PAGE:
At the risk of stating the obvious, Australia is enormous.
It is the 6th largest country by landmass in the world and the distances between its highlights are expansive. It also has 3 different time zones, Western Australian Standard Time, Central Australian Standard Time, and Eastern Australian Standard Time. If you think you can “do Australia in 14 days,” you may find yourself needing a vacation from your vacation when you return home!
If you are planning an Australia self-drive holiday, the best way to make the most out of your time is to plan it around a particular region or even state, and spend more time enjoying the destinations you’re visiting rather than spending your days driving. If you are hoping to visit different corners of the country, taking a domestic flight is really the only way to go about it. Another very popular way to experience the country’s highlights is to join a guided tour. These escorted experiences have a mix of domestic flights and coach legs that explore the different regions. They sometimes include travel between Australia and New Zealand, allowing you to explore the contrasts of both countries all in one holiday.
If you’ve ever watched Border Patrol or programs like it, you’ll know that Australia is very strict when it comes to bringing things into the country. To make your life easier on arrival at the airport, remember a few key things:
The standard electrical sockets in Australia is 230V/50Hz. Before you plug anything in, verify that your appliance can take that voltage, you’ll need to use a voltage adaptor. They also use a Type 1 electrical plug, so make sure you have a proper plug for your appliances, chargers etc. You can purchase these before leaving home from your local hardware store, outdoor outfitter or department store, but in case you forget, you can almost always find these at airport shops.
When to visit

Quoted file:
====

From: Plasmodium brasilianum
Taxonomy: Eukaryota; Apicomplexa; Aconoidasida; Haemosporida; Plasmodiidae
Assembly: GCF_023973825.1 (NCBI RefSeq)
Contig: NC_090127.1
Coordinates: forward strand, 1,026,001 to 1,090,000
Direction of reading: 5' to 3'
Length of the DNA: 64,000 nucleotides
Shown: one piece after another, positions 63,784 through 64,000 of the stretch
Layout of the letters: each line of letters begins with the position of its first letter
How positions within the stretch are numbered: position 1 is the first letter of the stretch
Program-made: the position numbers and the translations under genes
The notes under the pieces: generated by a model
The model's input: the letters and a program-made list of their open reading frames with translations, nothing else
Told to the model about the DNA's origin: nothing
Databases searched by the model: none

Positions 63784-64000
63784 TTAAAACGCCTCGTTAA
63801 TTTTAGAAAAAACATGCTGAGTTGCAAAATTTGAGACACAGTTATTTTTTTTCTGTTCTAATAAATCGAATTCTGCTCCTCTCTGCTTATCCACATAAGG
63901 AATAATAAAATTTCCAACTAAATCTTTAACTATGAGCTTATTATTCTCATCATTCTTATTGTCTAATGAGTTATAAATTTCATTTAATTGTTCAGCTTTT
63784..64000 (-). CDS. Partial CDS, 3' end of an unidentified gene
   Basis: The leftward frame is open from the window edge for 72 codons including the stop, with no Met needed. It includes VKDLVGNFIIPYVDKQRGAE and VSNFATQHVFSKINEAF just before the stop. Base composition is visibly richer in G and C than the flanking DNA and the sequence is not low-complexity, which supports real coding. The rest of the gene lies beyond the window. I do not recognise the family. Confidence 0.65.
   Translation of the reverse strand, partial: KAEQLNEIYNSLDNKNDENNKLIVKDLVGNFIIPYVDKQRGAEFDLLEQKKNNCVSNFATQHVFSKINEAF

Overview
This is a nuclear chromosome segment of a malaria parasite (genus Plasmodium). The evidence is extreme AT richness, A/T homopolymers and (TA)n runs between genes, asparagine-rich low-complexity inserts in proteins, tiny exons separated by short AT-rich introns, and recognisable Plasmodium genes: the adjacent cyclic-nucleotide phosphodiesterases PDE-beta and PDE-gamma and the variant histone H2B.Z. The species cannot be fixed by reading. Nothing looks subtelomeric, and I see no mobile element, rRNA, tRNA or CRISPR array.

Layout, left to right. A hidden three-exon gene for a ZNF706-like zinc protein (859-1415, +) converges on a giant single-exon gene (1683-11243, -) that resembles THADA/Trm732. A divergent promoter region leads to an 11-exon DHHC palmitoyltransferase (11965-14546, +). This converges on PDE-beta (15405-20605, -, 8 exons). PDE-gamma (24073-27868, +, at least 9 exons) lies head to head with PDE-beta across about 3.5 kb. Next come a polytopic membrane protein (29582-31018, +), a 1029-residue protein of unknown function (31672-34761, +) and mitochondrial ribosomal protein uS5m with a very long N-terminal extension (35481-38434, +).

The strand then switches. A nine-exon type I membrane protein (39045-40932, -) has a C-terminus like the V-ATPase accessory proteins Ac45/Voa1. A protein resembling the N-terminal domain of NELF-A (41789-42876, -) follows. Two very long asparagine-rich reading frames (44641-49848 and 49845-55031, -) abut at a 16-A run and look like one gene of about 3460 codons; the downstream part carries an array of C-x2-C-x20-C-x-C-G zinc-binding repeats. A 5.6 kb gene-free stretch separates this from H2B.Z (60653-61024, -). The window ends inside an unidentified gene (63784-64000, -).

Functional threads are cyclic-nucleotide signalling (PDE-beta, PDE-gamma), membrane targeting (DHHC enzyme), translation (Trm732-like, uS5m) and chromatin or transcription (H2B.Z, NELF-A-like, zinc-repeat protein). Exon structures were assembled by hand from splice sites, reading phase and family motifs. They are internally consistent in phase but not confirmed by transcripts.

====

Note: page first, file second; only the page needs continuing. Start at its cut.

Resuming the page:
Given its sheer size, when planning a holiday in Australia, the best time of year to visit isn’t the same across all regions. Depending on what you’re hoping to see and do, and where exactly in the country you intend on spending your time, there are different times of year that suit certain regions better.
If you’re interested in visiting the outback, like the Red Centre, or spending some time at the Top End, you are best to head there during the winter or spring months which also happens to be the dry season (this falls between May-October). Not only can you avoid tropical storms, but you also have cooler (still warm), less humid weather, making it much more comfortable for activities like hiking around Uluru and exploring Alice Springs and Kings Canyon. The wet season falls between November and April in the Tropical North and semi-tropical state of Queensland. During this time conditions are particularly hot and humid with monsoonal rains.
If you’re wanting to snorkel or dive the Great Barrier Reef, you should know that between November and April is stinger season, coinciding with the wet season in the Tropical North, meaning you’ll need to wear full wetsuits. If Cairns and the Whitsundays are on your list, visiting in winter is actually a fantastic option, with perfect water temperatures and low humidity, not to mention the winter whale migration of humpbacks.
Tasmania, on the other hand, enjoys a much more temperate climate. Not only does it experience the 4 seasons, but it is the coldest state in Australia. For that reason, you may want to visit Tassie in January or February for longer days, warm weather, and a wide range of activities you can enjoy.